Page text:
Friday, October 08, 2010

Liu Xiaobo (刘晓波): China's Nobel Laureate!

Hong Kong is all abuzz over the announcement that Liu Xiaobo has won the Nobel Peace Prize "for his long and non-violent struggle for fundamental human rights in China." Rumours abounded, but few believed it would actually happen. Then a few weeks ago when the Chinese government warned the Nobel Committee not to give Liu the prize "because he had violated Chinese law" you could smell the fear rising off their scabby hides and it raised hopes around the world. It also likely encouraged the Norwegians to go right ahead and do what they dare not do.

Liu was sentenced for "subversion" and jailed for 11 years on Christmas Day 2009, a day chosen by the authorities because they hoped the West would be preoccupied with other matters. It had much to do with his leading role in promoting "Charter 08," a movement advocating human rights and democratic reforms in China. It was modeled on Soviet-era Czechoslovakia's "Charter 77" in which Václav Havel took part. Havel has been among those who have protested Liu's sentence.

This is absolutely glorious news. Anything that makes Beijing livid has to be celebrated and Hong Kong is the only place in China where a body can righteously scream it from the rooftops. And we will. Liu is now the first Chinese citizen to ever win a Nobel Peace prize. The Dalai Lama won in 1989, but is classified as a refugee and the 2000 winner, Gao Xingjian, won for literature and is a French citizen.

Sunday, October 03, 2010

Alison Bechdel: Fun Home

Wow. I just finished Alison Bechdel's "graphic memoir," Fun Home: A Family Tragicomic. It's such a daunting and moving piece of work - a true tour de force. Here's a great video where Bechdel details her process and you can see how friggin' laborious it is:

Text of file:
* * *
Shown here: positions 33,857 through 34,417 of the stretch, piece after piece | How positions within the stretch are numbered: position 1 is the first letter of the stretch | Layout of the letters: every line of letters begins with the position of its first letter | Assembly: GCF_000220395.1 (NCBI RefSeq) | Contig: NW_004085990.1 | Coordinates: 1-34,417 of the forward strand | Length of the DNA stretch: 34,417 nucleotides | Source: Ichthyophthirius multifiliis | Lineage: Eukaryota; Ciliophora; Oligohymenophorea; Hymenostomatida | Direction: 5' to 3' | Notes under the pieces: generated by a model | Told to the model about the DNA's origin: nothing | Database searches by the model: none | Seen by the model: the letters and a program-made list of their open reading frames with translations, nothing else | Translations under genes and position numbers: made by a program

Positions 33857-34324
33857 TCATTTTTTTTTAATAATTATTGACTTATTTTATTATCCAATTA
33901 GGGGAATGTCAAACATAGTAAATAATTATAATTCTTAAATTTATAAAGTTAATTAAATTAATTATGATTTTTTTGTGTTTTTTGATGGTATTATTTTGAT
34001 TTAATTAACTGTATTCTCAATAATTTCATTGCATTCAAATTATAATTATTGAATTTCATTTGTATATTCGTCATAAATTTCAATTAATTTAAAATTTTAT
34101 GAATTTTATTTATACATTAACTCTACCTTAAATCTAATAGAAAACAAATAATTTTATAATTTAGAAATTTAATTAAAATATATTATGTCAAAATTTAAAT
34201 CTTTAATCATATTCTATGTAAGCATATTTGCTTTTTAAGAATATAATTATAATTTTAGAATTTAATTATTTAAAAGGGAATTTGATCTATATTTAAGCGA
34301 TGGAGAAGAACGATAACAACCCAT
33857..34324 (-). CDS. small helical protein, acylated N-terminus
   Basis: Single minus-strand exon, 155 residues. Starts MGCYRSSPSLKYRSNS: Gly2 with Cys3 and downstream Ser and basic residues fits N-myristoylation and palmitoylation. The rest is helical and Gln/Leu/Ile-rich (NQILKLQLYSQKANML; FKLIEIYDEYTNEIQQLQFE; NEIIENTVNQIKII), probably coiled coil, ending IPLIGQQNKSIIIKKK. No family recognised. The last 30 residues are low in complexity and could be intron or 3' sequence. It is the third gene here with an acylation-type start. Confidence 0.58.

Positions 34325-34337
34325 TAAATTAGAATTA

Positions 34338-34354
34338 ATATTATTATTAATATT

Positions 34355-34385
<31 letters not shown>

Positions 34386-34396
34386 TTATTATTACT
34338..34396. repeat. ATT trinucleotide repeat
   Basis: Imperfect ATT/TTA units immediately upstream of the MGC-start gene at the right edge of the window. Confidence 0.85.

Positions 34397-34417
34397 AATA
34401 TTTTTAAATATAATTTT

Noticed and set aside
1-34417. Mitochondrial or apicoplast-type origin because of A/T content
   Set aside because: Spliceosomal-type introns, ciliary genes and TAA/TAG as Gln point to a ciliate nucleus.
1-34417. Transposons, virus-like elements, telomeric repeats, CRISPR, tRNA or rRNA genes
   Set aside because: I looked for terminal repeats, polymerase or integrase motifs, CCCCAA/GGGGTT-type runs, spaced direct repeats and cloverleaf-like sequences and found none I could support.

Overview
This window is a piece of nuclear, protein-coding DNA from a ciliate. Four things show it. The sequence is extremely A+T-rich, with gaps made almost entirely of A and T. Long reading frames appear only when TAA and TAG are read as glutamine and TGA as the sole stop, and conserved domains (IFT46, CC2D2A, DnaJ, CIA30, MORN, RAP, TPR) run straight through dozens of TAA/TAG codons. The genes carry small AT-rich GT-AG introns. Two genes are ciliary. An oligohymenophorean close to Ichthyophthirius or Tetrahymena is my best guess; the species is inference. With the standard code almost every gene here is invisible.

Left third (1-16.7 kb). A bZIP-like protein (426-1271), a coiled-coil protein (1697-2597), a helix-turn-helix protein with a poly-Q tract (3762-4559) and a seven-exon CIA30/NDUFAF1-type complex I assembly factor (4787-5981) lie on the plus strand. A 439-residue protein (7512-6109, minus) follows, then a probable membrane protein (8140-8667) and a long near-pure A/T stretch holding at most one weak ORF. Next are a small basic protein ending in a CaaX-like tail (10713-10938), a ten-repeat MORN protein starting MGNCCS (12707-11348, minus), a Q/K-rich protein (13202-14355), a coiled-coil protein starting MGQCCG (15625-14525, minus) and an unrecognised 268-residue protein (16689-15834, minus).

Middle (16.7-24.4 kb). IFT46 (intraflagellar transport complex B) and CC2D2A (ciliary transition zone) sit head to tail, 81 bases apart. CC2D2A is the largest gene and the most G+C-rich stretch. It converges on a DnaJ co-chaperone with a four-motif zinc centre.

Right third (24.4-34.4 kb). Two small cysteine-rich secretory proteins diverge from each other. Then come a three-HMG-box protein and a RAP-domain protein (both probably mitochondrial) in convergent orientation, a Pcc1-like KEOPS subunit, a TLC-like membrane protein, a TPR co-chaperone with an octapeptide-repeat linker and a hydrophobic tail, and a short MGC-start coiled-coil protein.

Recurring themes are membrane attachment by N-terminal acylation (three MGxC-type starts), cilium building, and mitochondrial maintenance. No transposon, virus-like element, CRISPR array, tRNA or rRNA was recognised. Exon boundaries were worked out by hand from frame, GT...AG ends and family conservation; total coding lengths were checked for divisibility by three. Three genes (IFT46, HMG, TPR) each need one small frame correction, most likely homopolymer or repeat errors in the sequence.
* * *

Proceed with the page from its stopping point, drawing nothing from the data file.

The end result is stunning. And that's just the visual presentation. The writing is equally as spectacular. Bechdel is the creator of the comic strip Dykes To Watch Out For, and (surprise!) she's a lesbian. The book recounts her life from before her birth through her parents bio - up to the time her father dies in a mysterious accident in 1980 when Bechdel was 20.

His death occurred around the same time she had come out to her parents, which also coincided with her mother filing for a divorce. None of these events appear to be related until Bechdel learns that her father was a closet homosexual ("a manic-depressive, closeted fag," as she puts it) and had been having lovers for years during the marriage. His wife finally had had enough.

This causes Bechdel to go back over her relationship with him and she discovers little hints along the way that she was oblivious to at the time, but which make sense in light of what she now knows. She had tried a few months before his death to broach the subject and establish a rapport, but there wasn't enough time. In the end, she realizes that he was there for her and empathizes with his struggle over his identity. In a strange twist Bechdel also realizes that he was both Daedalus, the great artificer, as well as Icarus, the tragic child who plunges to his death. He took her place...or she was too self-aware to fly too high. Either way, she knows he loved her and discovers that she always loved him, too.

In many ways, Bechdel's father was forced to remain "hidden" and repressed due to society's stifling conventions that sadly still prevail. Sexual identity is at the core of one's being - it's morally reprehensible to deny a person's right to express it or circumscribe any civil or political rights because of it. Despite the senseless Tyler Clementi tragedy, I still draw much hope from actions like Dan Savage's recent "It Gets Better" project - LGBT equality is one of the final frontiers for human rights...